What’s Yours is Mine: Ethics and Etiquette of Mobile Communication

14 Jun

Living in the information age, I have heard lectures on technology’s effect on print publication in numerous journalism and English classes.  In my classes, we debate questions like:

“Will the Kindle, other e-books, or the Google books site replace print books?” And, “Will online news sites, blogs, and social media extinguish print newspapers and magazines?”

As part of the publishing business, I can’t help considering the implications of mobile media in regards to ethics and etiquette. What is the protocol in using and citing information from Google books? How accurate are blogs? Is it dangerous to receive all my news from social media sites?

I can’t answer all these questions, but I can provide some context and a point of view on the subject of ethics and etiquette in mobile media.

Ethics

Now that people carry hundreds of books around in a single device and express their opinions and views in a blog like this for anyone to read without the need for a traditional medium such as a newspaper or book, the lines of accuracy and ownership are blurred.

Mobile media allows people to receive their news minute-by-minute through tweets or RSS feeds on news sites. It allows students to access Google books to read for their classes instead of buying print copies. People take short cuts. They blindly rely on technology, but this reliance can be unwise especially in regards to social media where not all information is accurate and not every opinion is trusted.

The publishing industry shouldn’t blindly rely on technology, but it should USE mobile media. The industry should not be afraid to embrace modes of mobile communication because these modes may be unreliable or because publishers don’t want mobile to eclipse print.

Like books and magazines, mobile media just allows people another way to interact with information. When television became popular, many people believed the radio would disappear, but it still has its place in the communication world. The same is true of print publishing. Many new means of mobile communication exist now, but that does not mean print will disappear.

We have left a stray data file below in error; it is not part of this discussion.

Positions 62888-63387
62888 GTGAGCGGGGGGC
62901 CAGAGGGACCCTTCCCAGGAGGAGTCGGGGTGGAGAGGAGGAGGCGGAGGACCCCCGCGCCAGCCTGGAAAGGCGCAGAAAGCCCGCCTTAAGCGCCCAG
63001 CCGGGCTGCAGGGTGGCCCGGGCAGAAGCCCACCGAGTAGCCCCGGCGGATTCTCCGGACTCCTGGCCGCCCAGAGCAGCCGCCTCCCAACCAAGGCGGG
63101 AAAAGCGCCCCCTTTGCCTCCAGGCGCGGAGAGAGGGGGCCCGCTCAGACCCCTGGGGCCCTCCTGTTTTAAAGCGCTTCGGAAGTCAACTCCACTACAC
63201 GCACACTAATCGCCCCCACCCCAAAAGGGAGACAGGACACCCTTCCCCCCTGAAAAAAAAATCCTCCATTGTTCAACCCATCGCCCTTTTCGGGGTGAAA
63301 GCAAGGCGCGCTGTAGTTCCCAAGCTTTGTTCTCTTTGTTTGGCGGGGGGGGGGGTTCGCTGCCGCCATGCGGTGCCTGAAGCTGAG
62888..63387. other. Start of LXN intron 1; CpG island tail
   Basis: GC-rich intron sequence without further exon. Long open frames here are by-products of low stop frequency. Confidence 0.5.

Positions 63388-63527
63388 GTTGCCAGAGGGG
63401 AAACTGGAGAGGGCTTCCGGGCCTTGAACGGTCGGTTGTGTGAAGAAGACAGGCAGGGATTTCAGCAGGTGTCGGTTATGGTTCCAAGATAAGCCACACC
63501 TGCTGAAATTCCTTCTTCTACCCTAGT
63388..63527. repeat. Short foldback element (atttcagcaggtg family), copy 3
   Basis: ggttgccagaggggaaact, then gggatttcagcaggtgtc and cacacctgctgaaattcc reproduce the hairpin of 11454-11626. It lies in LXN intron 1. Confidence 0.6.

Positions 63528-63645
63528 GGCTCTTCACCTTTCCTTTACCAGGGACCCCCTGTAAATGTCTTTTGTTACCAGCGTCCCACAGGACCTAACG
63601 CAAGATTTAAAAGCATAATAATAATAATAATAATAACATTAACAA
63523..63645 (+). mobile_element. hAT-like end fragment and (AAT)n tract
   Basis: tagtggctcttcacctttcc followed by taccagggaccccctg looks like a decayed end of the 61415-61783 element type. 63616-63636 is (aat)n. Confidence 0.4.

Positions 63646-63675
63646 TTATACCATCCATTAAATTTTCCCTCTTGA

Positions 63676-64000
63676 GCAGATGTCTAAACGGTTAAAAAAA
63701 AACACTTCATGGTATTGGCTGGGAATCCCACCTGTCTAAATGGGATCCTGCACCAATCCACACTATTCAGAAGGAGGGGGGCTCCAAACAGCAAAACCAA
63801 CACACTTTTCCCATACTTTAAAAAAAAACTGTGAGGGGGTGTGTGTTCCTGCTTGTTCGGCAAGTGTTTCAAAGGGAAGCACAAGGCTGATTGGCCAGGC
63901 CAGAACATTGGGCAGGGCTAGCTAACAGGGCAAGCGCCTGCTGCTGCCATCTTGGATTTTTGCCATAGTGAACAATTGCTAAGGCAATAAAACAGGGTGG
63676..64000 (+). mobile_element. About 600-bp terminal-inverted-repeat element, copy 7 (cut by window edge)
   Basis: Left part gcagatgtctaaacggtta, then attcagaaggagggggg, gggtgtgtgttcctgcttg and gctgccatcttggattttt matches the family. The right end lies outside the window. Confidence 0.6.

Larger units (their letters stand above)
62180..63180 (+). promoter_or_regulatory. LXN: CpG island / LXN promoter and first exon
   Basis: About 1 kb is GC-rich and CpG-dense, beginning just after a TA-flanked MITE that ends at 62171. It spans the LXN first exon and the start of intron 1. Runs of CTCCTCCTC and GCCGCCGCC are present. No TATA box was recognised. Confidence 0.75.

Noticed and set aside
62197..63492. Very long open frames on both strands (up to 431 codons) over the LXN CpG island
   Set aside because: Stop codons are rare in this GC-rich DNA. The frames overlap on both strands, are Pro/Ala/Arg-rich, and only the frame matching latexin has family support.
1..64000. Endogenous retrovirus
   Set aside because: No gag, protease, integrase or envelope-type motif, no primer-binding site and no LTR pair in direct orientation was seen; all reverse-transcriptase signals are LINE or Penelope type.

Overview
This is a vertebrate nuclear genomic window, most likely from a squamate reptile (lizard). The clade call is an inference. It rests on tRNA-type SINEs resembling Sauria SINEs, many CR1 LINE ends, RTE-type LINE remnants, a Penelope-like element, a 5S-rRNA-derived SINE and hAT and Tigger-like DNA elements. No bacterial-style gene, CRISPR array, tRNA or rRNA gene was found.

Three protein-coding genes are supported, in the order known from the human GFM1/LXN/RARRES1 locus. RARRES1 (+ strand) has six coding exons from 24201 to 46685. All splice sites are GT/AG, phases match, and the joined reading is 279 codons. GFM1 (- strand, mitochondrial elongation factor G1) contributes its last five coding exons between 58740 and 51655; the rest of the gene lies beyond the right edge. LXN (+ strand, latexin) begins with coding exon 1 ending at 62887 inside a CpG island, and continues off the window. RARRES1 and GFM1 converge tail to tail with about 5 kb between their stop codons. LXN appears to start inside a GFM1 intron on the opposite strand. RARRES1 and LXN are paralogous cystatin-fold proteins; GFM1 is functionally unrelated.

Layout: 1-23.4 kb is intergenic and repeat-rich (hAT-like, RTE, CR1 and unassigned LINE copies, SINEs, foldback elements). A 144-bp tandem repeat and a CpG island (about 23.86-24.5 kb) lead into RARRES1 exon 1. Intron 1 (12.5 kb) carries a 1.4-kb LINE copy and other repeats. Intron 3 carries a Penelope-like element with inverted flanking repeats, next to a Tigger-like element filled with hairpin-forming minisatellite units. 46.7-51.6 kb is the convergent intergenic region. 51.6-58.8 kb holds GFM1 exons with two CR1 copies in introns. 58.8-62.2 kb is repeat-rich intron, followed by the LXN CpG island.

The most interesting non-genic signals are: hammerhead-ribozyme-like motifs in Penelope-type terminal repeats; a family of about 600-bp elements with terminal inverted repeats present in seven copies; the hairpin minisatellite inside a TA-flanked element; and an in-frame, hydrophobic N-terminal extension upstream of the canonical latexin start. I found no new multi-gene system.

Take a look back at: the changing landscape of communication

Importance

Bill Tancer, the global manager of global research at Hitwise, the world’s leading online competitive insight service, says social media is the number one use of the Internet today (Public Relations Journal 2009).

The print business should embrace mobile media, especially social media, to give their readers a full interactive experience: dispatching day-to-day information through websites and blogs; advertising and networking through social media; and producing a lasting product through print.

Etiquette

In order to do that, some rules of etiquette should be established in order to maintain accuracy and ethical behavior in regards to mobile media. In her book, Dispatches from Blogistan, Suzanne Stefanac lays down a primer of guidelines or rules for bloggers to follow in order to preserve the integrity of information in online media. Some of her rules include acknowledging personal bias and thoroughly researching facts.

I think Stefanac points out the important need for reliability in mobile communication today—one publishers should take to heart in their communication through social media.

As you can see from this blog, TSTC uses mobile media in order to interact with our viewers. Also, check us out on our website, Twitter, and Facebook.

Claire

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